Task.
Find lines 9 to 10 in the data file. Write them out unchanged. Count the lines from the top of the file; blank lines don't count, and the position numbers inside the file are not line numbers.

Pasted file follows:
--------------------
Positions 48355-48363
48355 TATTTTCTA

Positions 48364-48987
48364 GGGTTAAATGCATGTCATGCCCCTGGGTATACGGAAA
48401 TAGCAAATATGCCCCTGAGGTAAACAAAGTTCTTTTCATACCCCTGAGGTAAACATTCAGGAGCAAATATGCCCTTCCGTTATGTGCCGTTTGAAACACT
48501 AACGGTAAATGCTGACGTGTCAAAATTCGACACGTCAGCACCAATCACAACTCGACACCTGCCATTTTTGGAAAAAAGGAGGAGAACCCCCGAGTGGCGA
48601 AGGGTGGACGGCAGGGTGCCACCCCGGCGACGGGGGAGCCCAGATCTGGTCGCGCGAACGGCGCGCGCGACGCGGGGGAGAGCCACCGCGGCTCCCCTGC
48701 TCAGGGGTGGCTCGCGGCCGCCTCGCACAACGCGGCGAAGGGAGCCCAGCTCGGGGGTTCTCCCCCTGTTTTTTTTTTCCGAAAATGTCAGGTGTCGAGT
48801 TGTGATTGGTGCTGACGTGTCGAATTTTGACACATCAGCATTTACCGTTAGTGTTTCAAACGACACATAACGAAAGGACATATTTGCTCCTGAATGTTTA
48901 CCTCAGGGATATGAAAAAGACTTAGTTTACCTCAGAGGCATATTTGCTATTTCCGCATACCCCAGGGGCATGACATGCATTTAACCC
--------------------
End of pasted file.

48801 TGTGATTGGTGCTGACGTGTCGAATTTTGACACATCAGCATTTACCGTTAGTGTTTCAAACGACACATAACGAAAGGACATATTTGCTCCTGAATGTTTA
48901 CCTCAGGGATATGAAAAAGACTTAGTTTACCTCAGAGGCATATTTGCTATTTCCGCATACCCCAGGGGCATGACATGCATTTAACCC